Map scale explained

Large Scale Maps

A map which depicts a small area/region is referred to as a large scale map. This is because the area of land being represented by the map has been scaled down less, or in other words, the scale is larger. A large scale map only shows a small area, but it shows it in great detail. Scale of 1:50,000 or greater is generally considered a large scale map.

Example of a large scale map: LINZ 1:50,000 topographic map

Small Scale Maps

A map depicting a large area, such as an entire country, is considered a small scale map. In order to show the entire country, the map must be scaled down until it is much smaller. A small scale map shows more territory, but it is less detailed.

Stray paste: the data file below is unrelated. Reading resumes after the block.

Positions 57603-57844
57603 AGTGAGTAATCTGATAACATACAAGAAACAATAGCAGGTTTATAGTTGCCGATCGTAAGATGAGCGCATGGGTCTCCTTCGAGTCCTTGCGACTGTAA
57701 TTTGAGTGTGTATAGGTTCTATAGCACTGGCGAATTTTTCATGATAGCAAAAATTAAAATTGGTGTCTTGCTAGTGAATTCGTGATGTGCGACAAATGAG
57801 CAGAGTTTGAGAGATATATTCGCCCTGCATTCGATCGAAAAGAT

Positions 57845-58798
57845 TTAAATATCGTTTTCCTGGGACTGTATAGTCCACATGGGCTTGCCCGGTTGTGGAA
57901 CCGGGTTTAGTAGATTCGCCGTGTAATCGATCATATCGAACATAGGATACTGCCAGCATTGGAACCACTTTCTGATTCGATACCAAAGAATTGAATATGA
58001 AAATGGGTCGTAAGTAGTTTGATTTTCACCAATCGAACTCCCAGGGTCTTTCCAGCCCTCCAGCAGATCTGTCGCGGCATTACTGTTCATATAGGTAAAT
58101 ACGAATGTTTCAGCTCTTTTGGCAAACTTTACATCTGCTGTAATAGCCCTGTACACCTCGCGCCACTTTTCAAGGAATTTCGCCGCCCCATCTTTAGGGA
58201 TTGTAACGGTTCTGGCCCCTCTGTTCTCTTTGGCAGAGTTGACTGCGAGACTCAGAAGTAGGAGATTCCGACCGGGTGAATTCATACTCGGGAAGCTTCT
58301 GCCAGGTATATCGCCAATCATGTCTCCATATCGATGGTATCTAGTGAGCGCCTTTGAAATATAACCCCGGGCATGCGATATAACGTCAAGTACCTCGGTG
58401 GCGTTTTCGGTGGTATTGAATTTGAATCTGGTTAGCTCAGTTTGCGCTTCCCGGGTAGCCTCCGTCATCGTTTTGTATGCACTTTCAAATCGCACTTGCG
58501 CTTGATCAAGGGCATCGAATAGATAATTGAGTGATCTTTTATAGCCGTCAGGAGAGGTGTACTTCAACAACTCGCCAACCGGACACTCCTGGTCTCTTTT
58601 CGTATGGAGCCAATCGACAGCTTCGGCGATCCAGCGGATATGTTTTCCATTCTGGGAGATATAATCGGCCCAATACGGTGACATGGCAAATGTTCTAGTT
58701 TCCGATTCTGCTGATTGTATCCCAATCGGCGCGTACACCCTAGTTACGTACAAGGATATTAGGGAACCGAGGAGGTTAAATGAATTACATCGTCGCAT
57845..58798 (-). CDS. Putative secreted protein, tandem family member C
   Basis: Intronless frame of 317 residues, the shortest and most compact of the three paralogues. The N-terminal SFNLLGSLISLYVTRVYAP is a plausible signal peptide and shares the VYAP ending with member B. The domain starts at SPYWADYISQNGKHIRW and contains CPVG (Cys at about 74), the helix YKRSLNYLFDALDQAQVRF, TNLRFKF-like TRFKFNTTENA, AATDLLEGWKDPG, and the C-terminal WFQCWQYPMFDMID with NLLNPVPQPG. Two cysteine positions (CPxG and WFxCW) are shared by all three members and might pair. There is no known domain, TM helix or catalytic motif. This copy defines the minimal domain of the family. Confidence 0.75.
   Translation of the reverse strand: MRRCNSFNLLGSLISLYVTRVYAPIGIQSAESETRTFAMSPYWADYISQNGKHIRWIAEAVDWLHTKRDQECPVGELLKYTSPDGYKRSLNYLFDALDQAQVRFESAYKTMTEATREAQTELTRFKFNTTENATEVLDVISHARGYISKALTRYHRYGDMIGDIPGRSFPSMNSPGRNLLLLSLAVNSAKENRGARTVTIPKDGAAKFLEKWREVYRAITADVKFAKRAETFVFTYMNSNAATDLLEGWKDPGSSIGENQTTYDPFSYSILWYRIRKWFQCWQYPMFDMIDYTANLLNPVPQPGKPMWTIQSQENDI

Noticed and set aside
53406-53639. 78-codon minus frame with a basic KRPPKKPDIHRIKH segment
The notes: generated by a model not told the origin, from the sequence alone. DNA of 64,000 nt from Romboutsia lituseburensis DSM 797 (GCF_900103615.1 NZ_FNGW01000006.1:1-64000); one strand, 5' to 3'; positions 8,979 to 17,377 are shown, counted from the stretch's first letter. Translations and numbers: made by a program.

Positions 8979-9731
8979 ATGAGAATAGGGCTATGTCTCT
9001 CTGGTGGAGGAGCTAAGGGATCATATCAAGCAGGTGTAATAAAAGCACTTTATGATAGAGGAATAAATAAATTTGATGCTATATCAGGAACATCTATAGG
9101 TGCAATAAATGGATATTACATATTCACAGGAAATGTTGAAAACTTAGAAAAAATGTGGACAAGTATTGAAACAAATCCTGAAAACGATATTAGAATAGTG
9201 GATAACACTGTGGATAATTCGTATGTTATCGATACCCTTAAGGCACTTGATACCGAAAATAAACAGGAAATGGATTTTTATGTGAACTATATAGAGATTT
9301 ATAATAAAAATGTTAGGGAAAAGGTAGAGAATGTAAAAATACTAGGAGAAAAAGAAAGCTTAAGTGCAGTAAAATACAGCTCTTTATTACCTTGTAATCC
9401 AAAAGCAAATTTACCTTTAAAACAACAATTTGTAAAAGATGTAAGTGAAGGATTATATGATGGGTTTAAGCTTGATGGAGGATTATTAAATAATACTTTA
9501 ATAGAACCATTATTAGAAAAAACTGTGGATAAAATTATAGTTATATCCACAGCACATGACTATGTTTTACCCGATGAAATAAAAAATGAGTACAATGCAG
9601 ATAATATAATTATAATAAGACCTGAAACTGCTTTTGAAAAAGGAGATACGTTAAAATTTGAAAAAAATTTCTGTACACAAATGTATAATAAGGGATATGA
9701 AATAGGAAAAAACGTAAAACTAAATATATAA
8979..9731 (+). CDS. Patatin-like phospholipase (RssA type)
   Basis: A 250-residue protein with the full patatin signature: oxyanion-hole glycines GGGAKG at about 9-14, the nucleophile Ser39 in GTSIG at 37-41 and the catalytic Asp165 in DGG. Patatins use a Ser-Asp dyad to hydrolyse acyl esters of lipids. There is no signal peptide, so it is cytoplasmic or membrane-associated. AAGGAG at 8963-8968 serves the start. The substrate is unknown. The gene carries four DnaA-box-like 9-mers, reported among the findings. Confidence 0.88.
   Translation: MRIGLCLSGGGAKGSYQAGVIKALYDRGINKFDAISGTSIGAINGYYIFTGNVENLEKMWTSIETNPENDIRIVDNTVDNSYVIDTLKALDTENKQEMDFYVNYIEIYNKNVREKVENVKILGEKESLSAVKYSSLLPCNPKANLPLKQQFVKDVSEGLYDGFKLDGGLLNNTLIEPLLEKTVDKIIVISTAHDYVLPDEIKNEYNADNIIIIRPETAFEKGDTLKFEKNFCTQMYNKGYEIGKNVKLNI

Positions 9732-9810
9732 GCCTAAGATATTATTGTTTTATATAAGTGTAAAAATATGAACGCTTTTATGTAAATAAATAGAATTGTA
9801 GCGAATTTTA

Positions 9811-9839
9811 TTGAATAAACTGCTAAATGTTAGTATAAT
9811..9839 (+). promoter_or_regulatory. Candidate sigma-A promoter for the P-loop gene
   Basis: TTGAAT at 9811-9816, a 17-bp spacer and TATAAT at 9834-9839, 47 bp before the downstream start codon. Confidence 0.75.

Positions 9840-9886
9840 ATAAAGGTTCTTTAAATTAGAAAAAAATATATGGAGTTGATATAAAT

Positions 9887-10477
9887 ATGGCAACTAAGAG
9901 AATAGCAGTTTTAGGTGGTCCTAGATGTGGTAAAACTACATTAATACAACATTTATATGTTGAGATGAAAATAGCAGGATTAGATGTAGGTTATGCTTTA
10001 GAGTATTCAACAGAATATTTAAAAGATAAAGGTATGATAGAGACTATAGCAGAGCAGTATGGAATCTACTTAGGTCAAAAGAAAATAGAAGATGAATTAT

Example of a small scale map: Back Country 1:10,000,000 map of Australia

Other scales

Maps come in all scales from large to small and everything in between. Scale standard have emerged over time, these are:

  • 1:10,000 - Street Directories, City Maps (example)
  • 1:25,000 - Topographic Maps, City Maps (example)
  • 1:50,000 - Topographic Maps, Regional Maps (example)
  • 1:100,000 - Topographic Maps, Road Atlas, Regional Maps
  • 1:250,000 - Road Atlas, Touring maps, Topographic map